The 100 Best (And Free) Online Learning Tools We’re always excited to find the next best thing. But how does one actually find this supposed next best thing? Let Edudemic do the work for you! For example, ever wanted to spend zero dollars but have some of the most bleeding edge technologies at your disposal? Why Everybody Who Doesn’t Hate Bitcoin Loves It: Full Transcript This is a transcript of the Freakonomics Radio podcast “Why Everybody Who Doesn’t Hate Bitcoin Loves It.” [MUSIC: Greg Ruby Quartet, “Swing for Dudley” (from Look Both Ways)] Stephen J. Is There a Future in Solar Boats? One of the highlights of this year's World Future Energy Summit in Abu Dhabi was a tour of Planet Solar's incredible solar powered yacht — the Turanor. The largest solar powered boat ever to set sail, the Turanor is on the final leg of a round-the-world tour, the first time anyone has managed to sail around the world powered entirely by solar energy. The massive 8.5 ton boat comfortably carries a crew of a half dozen or so with plenty of room to host a dockside party for 100. It cruises comfortably at 5 knots but is capable of double that speed on particularly good days as it cuts through the waves with its knife-like design. Most impressive — the boat can can store as much as 3 days worth of sailing power in a huge rack of lithium ion batteries — thus allowing it to sail in the dark of night without a hitch.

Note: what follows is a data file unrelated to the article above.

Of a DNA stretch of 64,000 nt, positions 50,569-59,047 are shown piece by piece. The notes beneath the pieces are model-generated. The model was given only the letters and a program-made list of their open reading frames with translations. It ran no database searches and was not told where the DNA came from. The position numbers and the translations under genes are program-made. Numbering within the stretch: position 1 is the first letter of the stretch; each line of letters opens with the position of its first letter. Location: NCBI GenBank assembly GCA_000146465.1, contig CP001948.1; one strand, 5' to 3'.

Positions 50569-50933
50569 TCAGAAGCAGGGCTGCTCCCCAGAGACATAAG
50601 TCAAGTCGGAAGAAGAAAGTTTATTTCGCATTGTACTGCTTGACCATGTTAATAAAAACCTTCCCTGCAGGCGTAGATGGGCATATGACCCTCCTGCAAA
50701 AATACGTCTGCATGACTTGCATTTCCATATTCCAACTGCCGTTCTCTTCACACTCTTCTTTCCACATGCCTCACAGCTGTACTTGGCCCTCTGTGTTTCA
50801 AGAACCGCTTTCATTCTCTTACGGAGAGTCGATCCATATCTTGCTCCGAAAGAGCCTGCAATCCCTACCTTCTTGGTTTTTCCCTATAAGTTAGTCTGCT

What Americans Keep Ignoring About Finland's School Success - Anu Partanen The Scandinavian country is an education superpower because it values equality more than excellence. Sergey Ivanov/Flickr Everyone agrees the United States needs to improve its education system dramatically, but how? One of the hottest trends in education reform lately is looking at the stunning success of the West's reigning education superpower, Finland. Trouble is, when it comes to the lessons that Finnish schools have to offer, most of the discussion seems to be missing the point. Cathy N. Davidson Says it is Time to Relearn Learning We live in a time of information abundance, which far too many of us see as information overload. With the sum total of human knowledge, past and present, at our fingertips, we’re faced with a crisis of attention: which ideas should we engage with, and why? Big Think is an evolving roadmap to the best thinking on the planet — the ideas that can help you think flexibly and act decisively in a multivariate world.